top of page

The Letters: A Valentine’s Day Message From My Late Parents

Published in ChicagoNow, February 13, 2019

My mother bequeathed all of the love letters she and my father wrote to each other during World War II to me. After my father died, she made me promise to keep them and I did. Over 400 of them languished in my basement, unread for almost four years. A combination of guilt and curiosity led to my New Year’s resolution that 2019 would be the year I would read them, and I’m now writing a valentine to my parents’ very young love story.

My parents’ lives during the war were always a mystery to me. I knew that they met in May of 1941, just before Mom graduated from high school. She often shared the story of how they were introduced by mutual friends. How my father didn’t even walk her to the bus stop after their first get together. How he violated the three criteria she had at that time for good future husband material: He was not three years older than she. He was not tall. And worst of all, he was not a good dancer. But he was persistent and, as she described her feelings, he grew on her.

They were engaged on November 25, 1942, the day before Thanksgiving. She was nineteen and he was twenty-one. And then the part of their story they shared with me ended. I knew they were married on January 30, 1944, but they never talked about those years between their engagement and their wedding. Like many members of the Greatest Generation, my parents rarely shared much about their experiences during World War II. There were a handful of stories, particularly of my mother’s train journey from Detroit to Alexandria, Louisiana in the company of her future mother-in-law to visit my father when he was in basic training. I had seen the photos they sent to one another and photos taken during my father’s furlough. Beyond that, I had little understanding of who they were and how they felt so many years ago.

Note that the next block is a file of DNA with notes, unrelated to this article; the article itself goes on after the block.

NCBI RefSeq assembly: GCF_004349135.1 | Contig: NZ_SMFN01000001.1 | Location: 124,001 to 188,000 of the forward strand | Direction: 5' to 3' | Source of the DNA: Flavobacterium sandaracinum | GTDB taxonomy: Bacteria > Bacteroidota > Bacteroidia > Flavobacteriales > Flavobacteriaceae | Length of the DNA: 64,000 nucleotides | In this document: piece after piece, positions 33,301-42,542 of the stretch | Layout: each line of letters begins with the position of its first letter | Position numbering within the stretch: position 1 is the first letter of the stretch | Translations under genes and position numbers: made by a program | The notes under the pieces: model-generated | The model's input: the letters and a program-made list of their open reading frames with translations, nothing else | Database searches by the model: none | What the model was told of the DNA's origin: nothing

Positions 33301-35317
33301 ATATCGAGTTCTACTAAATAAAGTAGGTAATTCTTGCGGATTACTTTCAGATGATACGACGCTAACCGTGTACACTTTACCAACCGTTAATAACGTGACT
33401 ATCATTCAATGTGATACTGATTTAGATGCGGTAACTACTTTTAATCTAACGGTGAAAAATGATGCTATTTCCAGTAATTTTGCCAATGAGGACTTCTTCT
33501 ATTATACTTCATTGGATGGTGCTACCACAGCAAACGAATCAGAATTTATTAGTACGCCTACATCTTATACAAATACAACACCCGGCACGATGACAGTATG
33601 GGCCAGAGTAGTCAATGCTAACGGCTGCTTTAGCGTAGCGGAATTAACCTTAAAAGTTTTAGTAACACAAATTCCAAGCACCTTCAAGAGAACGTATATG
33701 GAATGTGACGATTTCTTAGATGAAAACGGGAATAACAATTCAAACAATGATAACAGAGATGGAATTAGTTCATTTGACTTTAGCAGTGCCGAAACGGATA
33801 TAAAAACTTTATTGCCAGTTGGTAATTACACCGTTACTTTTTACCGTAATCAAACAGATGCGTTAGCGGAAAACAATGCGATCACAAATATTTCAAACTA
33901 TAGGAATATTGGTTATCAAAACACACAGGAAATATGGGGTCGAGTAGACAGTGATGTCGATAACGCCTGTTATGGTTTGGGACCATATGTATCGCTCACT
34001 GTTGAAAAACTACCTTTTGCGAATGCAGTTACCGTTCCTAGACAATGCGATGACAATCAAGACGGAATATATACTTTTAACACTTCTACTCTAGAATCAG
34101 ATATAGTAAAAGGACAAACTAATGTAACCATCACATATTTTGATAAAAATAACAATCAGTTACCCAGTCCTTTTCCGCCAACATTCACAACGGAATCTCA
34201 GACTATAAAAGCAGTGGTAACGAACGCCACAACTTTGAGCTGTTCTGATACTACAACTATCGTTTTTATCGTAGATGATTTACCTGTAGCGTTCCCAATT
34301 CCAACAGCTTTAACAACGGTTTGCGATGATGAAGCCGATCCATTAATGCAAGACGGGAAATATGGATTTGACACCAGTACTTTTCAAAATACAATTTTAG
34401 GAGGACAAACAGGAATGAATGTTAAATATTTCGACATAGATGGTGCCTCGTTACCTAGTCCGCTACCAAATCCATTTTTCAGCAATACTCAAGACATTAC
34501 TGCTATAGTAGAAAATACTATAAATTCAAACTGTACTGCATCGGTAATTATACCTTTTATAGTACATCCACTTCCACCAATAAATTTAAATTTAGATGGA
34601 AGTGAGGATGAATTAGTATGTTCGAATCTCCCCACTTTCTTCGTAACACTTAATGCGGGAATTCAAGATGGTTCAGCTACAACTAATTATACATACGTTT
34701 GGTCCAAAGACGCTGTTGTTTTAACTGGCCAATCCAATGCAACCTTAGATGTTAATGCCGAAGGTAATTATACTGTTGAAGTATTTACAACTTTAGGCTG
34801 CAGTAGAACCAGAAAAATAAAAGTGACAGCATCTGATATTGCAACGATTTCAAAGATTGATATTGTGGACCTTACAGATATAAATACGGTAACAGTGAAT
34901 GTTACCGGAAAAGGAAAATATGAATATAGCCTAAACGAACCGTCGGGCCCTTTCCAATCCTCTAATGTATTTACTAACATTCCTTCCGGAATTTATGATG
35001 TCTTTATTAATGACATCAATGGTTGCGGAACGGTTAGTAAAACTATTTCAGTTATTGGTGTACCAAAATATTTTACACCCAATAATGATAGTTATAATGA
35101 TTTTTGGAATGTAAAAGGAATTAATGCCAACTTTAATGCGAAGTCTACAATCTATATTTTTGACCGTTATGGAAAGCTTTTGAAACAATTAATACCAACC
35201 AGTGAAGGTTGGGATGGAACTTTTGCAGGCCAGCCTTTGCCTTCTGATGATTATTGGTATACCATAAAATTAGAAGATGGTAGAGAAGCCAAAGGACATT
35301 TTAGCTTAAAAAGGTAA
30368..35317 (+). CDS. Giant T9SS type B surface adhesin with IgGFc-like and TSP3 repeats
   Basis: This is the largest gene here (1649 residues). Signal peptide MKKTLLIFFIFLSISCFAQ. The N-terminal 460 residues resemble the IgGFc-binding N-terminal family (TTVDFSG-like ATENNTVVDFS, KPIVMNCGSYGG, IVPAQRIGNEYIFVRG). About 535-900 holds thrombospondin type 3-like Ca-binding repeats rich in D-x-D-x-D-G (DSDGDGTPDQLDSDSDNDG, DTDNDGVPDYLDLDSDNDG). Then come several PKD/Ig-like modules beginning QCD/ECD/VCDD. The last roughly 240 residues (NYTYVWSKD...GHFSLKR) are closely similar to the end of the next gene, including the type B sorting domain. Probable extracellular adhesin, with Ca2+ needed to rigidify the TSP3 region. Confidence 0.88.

When I finally decided to read what Mom called her love letters, I uncovered some things that dispelled the myths that had been handed down from my parents. But more importantly, I now understood how much they loved each other and how difficult it must have been for them to sustain their relationship with only unreliable mail service and occasional short, long-distance phone calls. Hard to imagine in today’s era of cell phones, texts, and FaceTime. When my father reported to basic training at Camp Claiborne on December 14, 1942, my parents had been engaged for less than a month. In a letter dated February 26, 1943, my future father wrote,